A solo for two – a dancer and a 600 kg sculpture by Toni Grand – Les Disparates (1994) is a choreographic collaboration between Dmitri Chamblas and Boris Charmatz. Translated as “The Disparate” or two things so unequal or unlike the other, Chamblas and Charmatz contextualize movement against something seemingly fixed or unable to move while ironically, the dancer (Charmatz) not only moves through the frame, but also inserts himself in various locations.
The duo’s first work, À Bras-Le-Corps (1993) or “Take the Whole Body / With the Whole Body”, was created as an intimate, live performance for audiences situated in a tight square while the two men engaged in a confrontational and extremely physical duet in the middle, often times just missing the viewers in such near proximity. Les Disparates takes a similar approach in an alternate medium, introducing a close look at dance while playing with the traditional buffer between the stage and audience. In each work, the goal is to invent a frame for the dance to be seen. Dance is inserted into the everyday – into reality – while the choice of camera angles and shots brings the audience closer to (or even further from) the performer than in a proscenium setting. Compared to a live stage performance, the medium of film allows for multiple viewing angles of the same scene, quick jump cuts/editing, and a variety of locales.
Both Chamblas and Charmatz were classically trained at the Paris Opera Ballet School and influenced by the works and methods of American dance legend Martha Graham and post-modernists like Merce Cunningham, Alwin Nikolais, and Steve Paxton. They co-founded the Association Edna in 1992 to develop projects and provide the frame for ideas within which to see or experience dance. Chamblas and Charmatz continue to embrace the post-modern spirit of experimentation and improvisation, but maintain an extremely athletic dance vocabulary married with pedestrian gestures. Whether it is variable time, space, or perspective, Chamblas and Charmatz would most likely agree with Les Disparates’ director comments that the work not only provides a new framework to see dance, but also a new lens for perceiving film:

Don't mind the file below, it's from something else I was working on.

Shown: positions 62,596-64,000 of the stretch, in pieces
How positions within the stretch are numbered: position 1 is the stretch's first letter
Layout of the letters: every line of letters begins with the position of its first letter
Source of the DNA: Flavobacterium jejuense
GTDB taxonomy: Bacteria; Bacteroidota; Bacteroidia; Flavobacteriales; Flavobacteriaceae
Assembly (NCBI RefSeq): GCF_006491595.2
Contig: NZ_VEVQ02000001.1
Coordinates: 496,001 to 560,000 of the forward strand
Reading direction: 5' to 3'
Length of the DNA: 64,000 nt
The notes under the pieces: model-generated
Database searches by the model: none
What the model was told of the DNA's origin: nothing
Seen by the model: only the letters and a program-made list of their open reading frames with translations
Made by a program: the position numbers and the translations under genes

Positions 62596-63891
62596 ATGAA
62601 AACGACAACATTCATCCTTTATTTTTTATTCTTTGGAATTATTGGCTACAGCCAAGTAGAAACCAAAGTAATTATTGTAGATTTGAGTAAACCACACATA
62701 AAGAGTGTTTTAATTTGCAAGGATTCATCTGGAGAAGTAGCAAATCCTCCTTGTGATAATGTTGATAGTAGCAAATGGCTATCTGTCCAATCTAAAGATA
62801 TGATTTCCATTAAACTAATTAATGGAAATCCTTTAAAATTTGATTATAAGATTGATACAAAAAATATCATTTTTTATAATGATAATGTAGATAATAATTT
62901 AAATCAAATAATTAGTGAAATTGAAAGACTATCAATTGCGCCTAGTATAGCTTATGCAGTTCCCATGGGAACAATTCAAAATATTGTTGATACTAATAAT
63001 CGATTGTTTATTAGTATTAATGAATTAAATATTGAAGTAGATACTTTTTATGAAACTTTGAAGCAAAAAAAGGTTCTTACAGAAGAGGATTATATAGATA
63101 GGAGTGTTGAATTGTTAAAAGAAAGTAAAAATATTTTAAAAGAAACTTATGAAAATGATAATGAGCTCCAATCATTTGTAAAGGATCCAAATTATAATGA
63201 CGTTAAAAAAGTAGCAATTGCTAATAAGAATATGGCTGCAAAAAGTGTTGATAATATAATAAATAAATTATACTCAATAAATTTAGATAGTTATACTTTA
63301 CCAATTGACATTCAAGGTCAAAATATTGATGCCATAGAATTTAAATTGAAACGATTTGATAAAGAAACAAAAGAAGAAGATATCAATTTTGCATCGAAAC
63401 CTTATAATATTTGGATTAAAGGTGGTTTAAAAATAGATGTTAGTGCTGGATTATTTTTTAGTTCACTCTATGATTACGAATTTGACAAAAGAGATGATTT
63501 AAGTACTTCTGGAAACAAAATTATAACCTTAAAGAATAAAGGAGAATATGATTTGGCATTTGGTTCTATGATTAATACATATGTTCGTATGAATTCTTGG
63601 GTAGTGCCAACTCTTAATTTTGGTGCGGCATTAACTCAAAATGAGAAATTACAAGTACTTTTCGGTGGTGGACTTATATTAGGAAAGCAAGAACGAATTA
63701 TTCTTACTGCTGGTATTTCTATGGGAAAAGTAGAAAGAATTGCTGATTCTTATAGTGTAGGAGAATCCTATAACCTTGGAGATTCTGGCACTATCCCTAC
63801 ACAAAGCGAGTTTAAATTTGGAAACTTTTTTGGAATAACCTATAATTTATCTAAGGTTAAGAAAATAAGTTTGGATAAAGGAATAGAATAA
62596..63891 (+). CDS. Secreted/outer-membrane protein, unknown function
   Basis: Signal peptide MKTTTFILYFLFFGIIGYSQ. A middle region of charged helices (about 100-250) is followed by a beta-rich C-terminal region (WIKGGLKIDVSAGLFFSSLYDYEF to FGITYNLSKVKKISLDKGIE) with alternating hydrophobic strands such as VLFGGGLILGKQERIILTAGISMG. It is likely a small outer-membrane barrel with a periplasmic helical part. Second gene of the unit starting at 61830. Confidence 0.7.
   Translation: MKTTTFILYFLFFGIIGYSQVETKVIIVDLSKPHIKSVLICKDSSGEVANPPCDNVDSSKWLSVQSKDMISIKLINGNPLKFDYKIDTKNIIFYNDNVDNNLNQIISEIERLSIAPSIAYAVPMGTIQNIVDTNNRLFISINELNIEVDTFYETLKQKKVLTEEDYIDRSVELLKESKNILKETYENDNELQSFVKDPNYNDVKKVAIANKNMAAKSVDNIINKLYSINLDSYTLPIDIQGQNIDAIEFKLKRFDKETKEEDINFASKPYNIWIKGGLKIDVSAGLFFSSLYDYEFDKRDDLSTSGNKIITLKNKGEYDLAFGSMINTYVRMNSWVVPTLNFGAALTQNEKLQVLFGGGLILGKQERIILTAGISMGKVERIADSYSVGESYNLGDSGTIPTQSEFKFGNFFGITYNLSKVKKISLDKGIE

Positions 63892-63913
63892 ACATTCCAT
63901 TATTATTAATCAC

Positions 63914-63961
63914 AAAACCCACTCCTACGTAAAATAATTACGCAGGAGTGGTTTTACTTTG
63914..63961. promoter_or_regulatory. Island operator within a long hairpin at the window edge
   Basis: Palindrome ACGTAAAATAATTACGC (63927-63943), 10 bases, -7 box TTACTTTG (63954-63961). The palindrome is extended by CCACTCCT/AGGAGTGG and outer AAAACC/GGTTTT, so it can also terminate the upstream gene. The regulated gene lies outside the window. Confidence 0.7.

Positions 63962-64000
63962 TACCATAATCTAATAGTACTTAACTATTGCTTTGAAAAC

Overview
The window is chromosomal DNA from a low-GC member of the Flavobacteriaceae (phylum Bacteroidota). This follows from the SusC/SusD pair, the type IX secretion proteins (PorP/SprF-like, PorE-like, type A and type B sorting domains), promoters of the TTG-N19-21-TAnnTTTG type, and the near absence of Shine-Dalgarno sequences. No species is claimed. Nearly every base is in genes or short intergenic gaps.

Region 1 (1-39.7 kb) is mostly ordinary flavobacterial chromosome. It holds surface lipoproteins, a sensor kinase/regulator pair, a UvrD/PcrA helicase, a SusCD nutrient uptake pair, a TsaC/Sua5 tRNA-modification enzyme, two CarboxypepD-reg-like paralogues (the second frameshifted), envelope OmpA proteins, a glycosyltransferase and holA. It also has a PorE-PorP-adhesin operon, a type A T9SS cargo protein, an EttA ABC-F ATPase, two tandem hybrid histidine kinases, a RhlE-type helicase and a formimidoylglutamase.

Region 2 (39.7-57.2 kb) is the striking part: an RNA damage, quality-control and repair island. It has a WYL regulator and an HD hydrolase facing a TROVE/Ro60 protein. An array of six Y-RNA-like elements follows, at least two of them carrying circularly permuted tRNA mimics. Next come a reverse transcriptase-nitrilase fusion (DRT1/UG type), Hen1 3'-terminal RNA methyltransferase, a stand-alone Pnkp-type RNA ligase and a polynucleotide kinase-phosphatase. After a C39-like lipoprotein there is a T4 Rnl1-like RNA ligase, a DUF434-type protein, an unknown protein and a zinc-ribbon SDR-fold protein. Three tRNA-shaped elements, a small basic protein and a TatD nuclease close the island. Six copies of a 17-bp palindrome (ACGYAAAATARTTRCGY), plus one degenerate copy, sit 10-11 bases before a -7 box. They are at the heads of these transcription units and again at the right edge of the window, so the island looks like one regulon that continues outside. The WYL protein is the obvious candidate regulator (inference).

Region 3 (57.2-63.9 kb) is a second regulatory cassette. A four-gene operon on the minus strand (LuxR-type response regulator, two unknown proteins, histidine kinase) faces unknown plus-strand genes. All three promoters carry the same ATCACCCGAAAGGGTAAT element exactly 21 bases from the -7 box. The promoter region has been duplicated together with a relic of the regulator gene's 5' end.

Cinema allows the integration of dance into reality, the use of its various forms of expression as the peculiar codes of an ordinary story. Talking cinema has been around a long time. Les Disparates is a sound film, but without words pronounced. Without dialogue, cinema often retains traces of theatrical vocabulary…the force of the image, the power of the choice of frame, movement and the multiplied points of view produce meaning. The choreography of Boris Charmatz and Dimitri Chamblas can be a contemporary equivalent of this way of investing the image…It is an abstraction of cinematographic narrative.
– César Vayssié
Les Disparates director